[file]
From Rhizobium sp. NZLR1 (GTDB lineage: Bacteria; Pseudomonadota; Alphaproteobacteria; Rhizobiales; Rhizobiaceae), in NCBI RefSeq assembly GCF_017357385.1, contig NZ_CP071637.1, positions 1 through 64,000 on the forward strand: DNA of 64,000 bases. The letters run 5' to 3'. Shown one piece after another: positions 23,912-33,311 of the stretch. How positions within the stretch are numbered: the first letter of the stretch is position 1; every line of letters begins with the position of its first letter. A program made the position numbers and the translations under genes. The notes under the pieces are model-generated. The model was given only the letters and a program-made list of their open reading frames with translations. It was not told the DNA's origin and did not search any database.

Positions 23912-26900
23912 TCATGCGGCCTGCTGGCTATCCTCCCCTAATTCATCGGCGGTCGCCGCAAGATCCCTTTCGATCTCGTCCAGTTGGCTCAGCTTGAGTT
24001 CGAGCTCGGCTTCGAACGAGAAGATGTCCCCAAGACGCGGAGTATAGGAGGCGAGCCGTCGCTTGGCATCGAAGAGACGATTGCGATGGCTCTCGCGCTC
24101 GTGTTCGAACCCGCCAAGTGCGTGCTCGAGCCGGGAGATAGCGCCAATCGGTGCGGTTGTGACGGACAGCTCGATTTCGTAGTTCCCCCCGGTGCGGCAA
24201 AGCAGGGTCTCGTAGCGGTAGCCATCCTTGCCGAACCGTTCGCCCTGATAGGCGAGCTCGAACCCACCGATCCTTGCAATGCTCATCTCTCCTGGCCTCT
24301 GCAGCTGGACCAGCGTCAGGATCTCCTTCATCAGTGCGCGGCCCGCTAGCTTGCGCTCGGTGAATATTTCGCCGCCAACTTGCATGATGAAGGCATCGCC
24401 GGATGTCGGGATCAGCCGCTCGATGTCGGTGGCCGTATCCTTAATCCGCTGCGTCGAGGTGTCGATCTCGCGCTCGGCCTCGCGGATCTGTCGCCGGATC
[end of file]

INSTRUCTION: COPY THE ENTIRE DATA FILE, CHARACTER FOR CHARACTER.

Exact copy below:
From Rhizobium sp. NZLR1 (GTDB lineage: Bacteria; Pseudomonadota; Alphaproteobacteria; Rhizobiales; Rhizobiaceae), in NCBI RefSeq assembly GCF_017357385.1, contig NZ_CP071637.1, positions 1 through 64,000 on the forward strand: DNA of 64,000 bases. The letters run 5' to 3'. Shown one piece after another: positions 23,912-33,311 of the stretch. How positions within the stretch are numbered: the first letter of the stretch is position 1; every line of letters begins with the position of its first letter. A program made the position numbers and the translations under genes. The notes under the pieces are model-generated. The model was given only the letters and a program-made list of their open reading frames with translations. It was not told the DNA's origin and did not search any database.

Positions 23912-26900
23912 TCATGCGGCCTGCTGGCTATCCTCCCCTAATTCATCGGCGGTCGCCGCAAGATCCCTTTCGATCTCGTCCAGTTGGCTCAGCTTGAGTT
24001 CGAGCTCGGCTTCGAACGAGAAGATGTCCCCAAGACGCGGAGTATAGGAGGCGAGCCGTCGCTTGGCATCGAAGAGACGATTGCGATGGCTCTCGCGCTC
24101 GTGTTCGAACCCGCCAAGTGCGTGCTCGAGCCGGGAGATAGCGCCAATCGGTGCGGTTGTGACGGACAGCTCGATTTCGTAGTTCCCCCCGGTGCGGCAA
24201 AGCAGGGTCTCGTAGCGGTAGCCATCCTTGCCGAACCGTTCGCCCTGATAGGCGAGCTCGAACCCACCGATCCTTGCAATGCTCATCTCTCCTGGCCTCT
24301 GCAGCTGGACCAGCGTCAGGATCTCCTTCATCAGTGCGCGGCCCGCTAGCTTGCGCTCGGTGAATATTTCGCCGCCAACTTGCATGATGAAGGCATCGCC
24401 GGATGTCGGGATCAGCCGCTCGATGTCGGTGGCCGTATCCTTAATCCGCTGCGTCGAGGTGTCGATCTCGCGCTCGGCCTCGCGGATCTGTCGCCGGATC